Post-World War II Flight Timeline

1953 Flight Timeline

September 21, 1953 Lieutenant Noh Keun-suk, a North Korean pilot, defects with a­ MiG-15 jet fighter; he is given political asylum and a $100,000 reward.

September 25, 1953 Mike Lithgow sets a world speed record of 737.7 miles per hour in a Supermarine Swift.

October 3, 1953 Lieutenant Commander James Verdin sets a world speed record of 752.94 miles per hour in a Douglas XF4-D Skyray.

October 16, 1953 Robert O. Rahn flies a Douglas XF4-D Skyray to 728.11 miles per hour for a closed-course record.

October 24, 1953 The Convair F-102 makes its first flight; the aircraft can't go supersonic until its fuselage is redesigned with "Coke-bottle" effect. It is the first U.S. delta-wing aircraft to go into service.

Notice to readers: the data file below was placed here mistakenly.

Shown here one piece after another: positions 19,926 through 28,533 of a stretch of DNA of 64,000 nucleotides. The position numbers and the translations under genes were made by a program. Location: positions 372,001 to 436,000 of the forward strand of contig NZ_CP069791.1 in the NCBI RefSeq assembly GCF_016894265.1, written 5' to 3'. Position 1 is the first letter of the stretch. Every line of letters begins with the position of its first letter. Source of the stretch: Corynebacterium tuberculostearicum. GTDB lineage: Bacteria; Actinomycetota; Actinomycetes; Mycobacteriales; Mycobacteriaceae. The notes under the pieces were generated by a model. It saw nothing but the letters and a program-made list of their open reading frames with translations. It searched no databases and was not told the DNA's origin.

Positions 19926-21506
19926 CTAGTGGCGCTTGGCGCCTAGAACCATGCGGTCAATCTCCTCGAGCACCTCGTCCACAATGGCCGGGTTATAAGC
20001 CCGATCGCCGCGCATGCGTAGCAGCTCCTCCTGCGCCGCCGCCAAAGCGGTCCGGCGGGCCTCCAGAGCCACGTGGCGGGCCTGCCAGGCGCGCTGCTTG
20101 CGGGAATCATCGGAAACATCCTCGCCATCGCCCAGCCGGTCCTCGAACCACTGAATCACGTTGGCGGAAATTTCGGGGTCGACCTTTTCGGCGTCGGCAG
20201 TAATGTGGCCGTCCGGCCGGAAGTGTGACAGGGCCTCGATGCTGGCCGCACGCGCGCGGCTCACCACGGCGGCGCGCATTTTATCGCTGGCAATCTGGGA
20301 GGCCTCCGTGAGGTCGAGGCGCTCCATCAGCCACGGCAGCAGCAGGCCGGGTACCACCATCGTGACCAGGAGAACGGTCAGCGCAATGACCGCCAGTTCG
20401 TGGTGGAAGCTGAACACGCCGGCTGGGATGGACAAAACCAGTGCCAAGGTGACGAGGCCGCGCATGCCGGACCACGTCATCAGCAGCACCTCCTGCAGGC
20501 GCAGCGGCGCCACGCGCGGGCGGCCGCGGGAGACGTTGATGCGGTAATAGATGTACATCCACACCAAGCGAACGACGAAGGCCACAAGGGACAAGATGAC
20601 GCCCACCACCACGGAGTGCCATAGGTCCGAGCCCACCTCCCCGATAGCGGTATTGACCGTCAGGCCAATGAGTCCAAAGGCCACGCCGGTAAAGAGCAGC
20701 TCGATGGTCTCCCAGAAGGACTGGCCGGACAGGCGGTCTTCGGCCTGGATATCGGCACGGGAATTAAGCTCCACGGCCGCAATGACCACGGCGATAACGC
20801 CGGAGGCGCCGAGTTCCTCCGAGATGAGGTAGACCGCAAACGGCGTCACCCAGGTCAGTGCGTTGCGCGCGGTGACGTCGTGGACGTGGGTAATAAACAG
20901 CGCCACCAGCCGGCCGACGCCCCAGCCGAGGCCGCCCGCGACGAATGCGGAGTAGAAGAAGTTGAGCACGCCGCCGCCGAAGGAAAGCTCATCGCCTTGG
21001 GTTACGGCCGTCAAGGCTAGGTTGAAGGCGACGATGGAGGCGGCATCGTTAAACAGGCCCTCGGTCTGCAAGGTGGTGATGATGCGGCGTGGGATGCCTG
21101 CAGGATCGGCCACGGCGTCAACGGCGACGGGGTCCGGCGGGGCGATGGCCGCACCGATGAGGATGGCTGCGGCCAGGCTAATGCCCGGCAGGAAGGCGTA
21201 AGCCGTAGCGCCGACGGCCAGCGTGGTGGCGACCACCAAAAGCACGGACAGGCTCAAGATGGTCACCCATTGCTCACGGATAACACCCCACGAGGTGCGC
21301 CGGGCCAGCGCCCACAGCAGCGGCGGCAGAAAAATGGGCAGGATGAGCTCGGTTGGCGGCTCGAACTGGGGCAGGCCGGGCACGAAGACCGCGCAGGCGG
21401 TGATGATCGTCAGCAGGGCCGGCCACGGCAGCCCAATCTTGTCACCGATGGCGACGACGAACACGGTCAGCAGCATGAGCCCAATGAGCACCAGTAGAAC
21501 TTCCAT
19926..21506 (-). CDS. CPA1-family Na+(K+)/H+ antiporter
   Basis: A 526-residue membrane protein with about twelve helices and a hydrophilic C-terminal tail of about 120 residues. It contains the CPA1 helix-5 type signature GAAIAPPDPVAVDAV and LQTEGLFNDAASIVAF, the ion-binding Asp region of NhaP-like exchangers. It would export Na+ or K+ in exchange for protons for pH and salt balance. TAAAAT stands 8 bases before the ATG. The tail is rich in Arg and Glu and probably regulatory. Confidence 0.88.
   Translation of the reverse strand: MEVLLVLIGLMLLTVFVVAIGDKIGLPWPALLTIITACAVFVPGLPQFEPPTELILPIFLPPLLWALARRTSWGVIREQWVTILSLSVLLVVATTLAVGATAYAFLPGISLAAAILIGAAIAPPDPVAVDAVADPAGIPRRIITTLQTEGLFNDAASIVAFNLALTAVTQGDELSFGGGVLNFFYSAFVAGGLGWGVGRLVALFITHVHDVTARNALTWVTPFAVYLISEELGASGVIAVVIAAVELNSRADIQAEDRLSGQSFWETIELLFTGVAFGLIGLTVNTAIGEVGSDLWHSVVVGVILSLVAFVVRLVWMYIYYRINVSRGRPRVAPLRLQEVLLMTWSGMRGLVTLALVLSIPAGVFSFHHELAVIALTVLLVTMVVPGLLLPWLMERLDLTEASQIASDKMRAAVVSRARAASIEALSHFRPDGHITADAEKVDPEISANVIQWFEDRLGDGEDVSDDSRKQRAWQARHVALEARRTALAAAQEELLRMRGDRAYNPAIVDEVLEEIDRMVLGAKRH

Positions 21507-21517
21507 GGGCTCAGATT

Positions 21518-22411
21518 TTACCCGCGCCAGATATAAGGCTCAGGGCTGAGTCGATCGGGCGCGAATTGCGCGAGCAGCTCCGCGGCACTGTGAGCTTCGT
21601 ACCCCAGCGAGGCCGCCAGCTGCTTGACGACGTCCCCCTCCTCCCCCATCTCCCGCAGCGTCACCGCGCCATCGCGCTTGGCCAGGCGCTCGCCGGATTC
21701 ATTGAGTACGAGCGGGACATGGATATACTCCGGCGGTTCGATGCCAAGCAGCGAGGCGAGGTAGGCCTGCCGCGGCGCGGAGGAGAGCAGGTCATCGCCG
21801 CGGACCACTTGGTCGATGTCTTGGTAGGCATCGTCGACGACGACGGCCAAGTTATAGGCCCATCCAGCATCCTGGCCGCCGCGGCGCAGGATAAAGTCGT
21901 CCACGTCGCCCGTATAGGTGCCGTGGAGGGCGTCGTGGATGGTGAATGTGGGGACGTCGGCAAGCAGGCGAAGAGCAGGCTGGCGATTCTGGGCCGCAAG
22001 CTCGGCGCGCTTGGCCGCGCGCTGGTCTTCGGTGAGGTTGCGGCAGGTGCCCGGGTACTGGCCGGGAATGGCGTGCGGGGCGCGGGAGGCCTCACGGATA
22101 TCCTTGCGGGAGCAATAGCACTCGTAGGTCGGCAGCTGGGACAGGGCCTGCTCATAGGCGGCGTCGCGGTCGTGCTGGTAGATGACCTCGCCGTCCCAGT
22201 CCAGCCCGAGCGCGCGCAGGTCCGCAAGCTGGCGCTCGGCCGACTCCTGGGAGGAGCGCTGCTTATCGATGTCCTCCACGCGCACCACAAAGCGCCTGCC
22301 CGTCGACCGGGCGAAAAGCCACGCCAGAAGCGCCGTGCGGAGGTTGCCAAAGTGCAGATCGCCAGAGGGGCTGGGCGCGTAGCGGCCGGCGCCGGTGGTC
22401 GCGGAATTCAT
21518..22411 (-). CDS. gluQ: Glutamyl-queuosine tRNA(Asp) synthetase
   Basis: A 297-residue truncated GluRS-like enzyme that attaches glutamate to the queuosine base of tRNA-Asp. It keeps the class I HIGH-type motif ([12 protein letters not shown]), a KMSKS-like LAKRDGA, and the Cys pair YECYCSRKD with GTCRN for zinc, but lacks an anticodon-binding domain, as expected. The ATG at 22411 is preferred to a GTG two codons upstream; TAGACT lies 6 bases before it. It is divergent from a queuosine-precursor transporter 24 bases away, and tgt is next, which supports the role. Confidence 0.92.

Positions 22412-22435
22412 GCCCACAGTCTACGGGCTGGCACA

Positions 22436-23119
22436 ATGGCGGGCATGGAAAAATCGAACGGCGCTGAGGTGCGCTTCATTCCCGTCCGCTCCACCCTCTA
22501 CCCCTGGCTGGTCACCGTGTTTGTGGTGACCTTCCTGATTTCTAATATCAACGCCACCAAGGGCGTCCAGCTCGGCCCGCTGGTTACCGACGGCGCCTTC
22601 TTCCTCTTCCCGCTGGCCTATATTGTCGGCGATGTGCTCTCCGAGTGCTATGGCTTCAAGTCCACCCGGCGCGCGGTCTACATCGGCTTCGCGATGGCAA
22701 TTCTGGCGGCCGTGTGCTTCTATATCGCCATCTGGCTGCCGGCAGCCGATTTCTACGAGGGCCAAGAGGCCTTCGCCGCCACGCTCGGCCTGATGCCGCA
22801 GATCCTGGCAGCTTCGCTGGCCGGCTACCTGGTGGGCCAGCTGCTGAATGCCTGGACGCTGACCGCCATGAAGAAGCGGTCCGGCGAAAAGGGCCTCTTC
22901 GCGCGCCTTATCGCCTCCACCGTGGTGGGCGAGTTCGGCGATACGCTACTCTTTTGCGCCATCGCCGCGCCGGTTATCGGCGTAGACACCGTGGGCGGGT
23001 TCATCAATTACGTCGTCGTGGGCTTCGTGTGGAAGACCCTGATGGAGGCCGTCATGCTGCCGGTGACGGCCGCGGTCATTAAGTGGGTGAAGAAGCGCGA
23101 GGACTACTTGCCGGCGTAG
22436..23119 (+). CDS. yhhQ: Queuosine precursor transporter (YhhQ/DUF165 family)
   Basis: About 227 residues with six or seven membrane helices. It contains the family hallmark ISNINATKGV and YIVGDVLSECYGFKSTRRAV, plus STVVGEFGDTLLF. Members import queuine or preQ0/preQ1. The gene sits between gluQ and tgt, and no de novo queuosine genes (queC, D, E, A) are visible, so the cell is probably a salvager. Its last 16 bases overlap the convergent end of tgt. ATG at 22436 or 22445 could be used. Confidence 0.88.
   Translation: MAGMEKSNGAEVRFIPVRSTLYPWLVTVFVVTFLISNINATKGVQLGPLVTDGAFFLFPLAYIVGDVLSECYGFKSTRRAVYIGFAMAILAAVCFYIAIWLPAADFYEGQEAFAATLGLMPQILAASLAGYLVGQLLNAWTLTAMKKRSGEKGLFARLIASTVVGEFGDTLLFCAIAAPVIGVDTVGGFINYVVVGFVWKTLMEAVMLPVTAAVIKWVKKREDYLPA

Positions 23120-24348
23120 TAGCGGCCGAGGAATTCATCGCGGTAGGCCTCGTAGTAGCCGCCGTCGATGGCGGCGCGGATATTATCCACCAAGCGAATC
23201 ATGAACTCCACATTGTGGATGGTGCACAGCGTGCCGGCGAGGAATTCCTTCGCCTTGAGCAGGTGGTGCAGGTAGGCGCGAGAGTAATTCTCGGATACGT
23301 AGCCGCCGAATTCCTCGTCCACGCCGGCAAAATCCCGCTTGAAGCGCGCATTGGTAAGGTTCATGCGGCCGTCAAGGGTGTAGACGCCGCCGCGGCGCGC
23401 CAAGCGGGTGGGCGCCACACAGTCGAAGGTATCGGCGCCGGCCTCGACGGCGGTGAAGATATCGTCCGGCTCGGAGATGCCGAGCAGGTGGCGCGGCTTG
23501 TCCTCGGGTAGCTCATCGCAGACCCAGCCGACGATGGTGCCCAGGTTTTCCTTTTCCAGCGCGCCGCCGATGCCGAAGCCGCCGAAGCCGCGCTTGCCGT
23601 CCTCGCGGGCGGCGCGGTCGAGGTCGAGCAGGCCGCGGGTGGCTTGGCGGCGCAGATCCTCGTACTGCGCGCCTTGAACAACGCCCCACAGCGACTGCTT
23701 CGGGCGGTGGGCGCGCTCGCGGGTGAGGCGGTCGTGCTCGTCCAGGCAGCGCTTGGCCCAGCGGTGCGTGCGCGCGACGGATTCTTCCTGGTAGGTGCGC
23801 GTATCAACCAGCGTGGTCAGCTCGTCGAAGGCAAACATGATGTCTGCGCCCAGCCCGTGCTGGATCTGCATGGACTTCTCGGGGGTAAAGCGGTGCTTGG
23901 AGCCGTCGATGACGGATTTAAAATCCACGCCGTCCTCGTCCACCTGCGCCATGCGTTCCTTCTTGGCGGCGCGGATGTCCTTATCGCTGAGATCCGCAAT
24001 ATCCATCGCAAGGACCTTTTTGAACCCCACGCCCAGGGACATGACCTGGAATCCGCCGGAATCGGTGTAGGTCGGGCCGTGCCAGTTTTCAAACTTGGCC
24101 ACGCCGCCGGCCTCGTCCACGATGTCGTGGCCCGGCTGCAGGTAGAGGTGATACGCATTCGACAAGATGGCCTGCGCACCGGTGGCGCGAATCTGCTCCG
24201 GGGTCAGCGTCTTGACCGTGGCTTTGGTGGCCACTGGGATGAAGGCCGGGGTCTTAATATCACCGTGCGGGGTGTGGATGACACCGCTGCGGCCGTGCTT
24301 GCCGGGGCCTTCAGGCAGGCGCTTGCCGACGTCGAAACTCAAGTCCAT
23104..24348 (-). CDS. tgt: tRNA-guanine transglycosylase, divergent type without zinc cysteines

October 29, 1953 Lieutenant Colonel F. K. Everest flies a North American F-100A to 754.98 miles per hour over a 15-kilometer course.

November 20, 1953 Scott Crossfield reaches 1,327 miles per hour in a Douglas D-558-2 Skyrocket, the first Mach 2 flight.

November 29, 1953 The DC-7 enters commercial service with American Airlines.

­December 12, 1953 Chuck Yeager flies an X-1A at 1,650 miles per hour (Mach 2.5) to 70,000 feet.